With DeployHQ, you can deploy to your servers in several different ways. Most commonly, customers set up automatic deployments to trigger deployments on push to their repository host, deploy manually via the web interface or mobile app, or schedule deployments via either method.
As well as these methods, we also offer a handy CLI tool, allowing you to run deployments when you want without having to leave your terminal.
Once you've installed Ruby, enter the following command in your terminal, in any directory, which will install the library globally.
gem install deployhq
Setting up the CLI tool
Once you've installed the gem, you'll need to head to your project folder in your terminal, then run
deployhq configure to set up the connection to your project.
$ cd /path/to/project $ deployhq configure Account Domain (e.g. https://atech.deployhq.com): https://atech.deployhq.com Username or e-mail address: adamw API key (You can find this in Settings -> Security): my-api-key Default project to use (please use permalink from web URL): my-project-permalink File written to ./Deployfile
As you'll see, the CLI client will always look for the details of the current project in a file called
Deployfile in the current directory. This file will contain your account URL, project permalink, username and API key, in JSON format.
Obtaining the correct configuration
You can obtain the necessary configuration within the DeployHQ web interface. An API key can be created within Settings -> Security, and the project permalink forms part of the url when you're viewing your project in DeployHQ. If the URL is https://my-account.deployhq.com/projects/my-project, the permalink will simply be
Using the tool
You can perform a number of commands using the CLI tool. Firstly, typing
deployhq help will provide a list of possible commands that you can run:
$ deployhq help Usage: deployhq [options] command Commands: deploy Start a new deployment servers List configured servers and server groups configure Create a new configuration file for this tool Common Options: -c, --config path Configuration file path -p, --project project Project to operate on (default is read from project: in config file) -v, --version Shows Version -h, --help Displays Help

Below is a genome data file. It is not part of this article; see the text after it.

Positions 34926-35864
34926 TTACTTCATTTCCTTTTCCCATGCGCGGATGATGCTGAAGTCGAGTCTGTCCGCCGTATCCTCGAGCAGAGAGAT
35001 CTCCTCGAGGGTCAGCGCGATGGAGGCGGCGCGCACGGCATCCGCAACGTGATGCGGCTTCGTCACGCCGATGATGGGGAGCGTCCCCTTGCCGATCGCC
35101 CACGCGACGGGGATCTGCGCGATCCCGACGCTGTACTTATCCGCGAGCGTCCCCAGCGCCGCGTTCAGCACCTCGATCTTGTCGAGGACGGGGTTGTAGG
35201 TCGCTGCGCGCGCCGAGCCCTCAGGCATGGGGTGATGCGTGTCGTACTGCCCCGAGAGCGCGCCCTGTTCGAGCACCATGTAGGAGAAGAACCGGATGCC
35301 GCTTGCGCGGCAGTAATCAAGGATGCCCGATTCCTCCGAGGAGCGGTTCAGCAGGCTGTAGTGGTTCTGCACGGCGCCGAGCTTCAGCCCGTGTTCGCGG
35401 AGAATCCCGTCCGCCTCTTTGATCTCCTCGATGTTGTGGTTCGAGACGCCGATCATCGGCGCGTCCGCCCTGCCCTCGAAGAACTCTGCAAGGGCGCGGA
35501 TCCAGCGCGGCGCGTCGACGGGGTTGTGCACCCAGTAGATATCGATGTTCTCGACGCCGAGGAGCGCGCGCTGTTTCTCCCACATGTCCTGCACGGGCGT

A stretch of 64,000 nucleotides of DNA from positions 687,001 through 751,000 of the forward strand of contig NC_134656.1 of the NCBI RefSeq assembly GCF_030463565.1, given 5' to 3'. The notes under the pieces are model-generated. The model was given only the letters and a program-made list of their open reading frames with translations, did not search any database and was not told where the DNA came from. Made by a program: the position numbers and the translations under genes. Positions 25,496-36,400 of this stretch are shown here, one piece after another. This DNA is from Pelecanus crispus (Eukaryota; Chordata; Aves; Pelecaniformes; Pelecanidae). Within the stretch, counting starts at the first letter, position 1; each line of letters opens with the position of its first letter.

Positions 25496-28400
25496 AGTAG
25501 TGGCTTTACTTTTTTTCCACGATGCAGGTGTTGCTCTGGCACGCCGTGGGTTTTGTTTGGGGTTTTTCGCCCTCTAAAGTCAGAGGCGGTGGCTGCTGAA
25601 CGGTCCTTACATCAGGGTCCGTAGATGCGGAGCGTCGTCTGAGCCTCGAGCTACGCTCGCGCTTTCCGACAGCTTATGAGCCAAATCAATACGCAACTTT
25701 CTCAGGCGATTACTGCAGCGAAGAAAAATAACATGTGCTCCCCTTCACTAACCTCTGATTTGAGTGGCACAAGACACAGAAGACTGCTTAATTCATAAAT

With the 3 most common being
configure as we have entered previously.
deployhq servers gives us a list of servers and server groups in the project:
$ deployhq servers Ungrouped Servers Name : My FTP server Type : FTP Path : htdocs Branch : master Current Revision : 63fcc862fb28c58cc23c8a191e3631d9e56b0502 Hostname : ftp.byethost14.com:21 Name : My SSH server Type : SSH/SFTP Path : Branch : master Current Revision : 63fcc862fb28c58cc23c8a191e3631d9e56b0502 Hostname : 220.127.116.11:22
Then you can run
deployhq deploy to initiate a deployment.
$ deployhq deploy 1. My FTP server (branch: master) (currently: 76b27d4bdc691bd8565e84c62d0088b57fe1a5ef) 2. My SSH server (branch: master) (currently: 63fcc862fb28c58cc23c8a191e3631d9e56b0502) 3. List Server Details Please choose a server or group to deploy to: 1 Waiting for an available deployment slot... Checking access to repository Checking start and end revisions are valid Checking connection to server My FTP server Updating repository from firstname.lastname@example.org:test/git/git.git Getting information for start commit 76b27d Getting information for end commit 63fcc8 Checking out working copy of your repository at 63fcc8 [My FTP server] Uploading testfile2 | htdocs/testfile2 Deployment has finished successfully!
Type the appropriate option key for the server you want to deploy to, then you'll receive realtime updates in your terminal about the progress of the deployment.
That's it! You've now set up and deployed using our handy CLI tool. You can find out more information about the library and view the source code in the GitHub repository.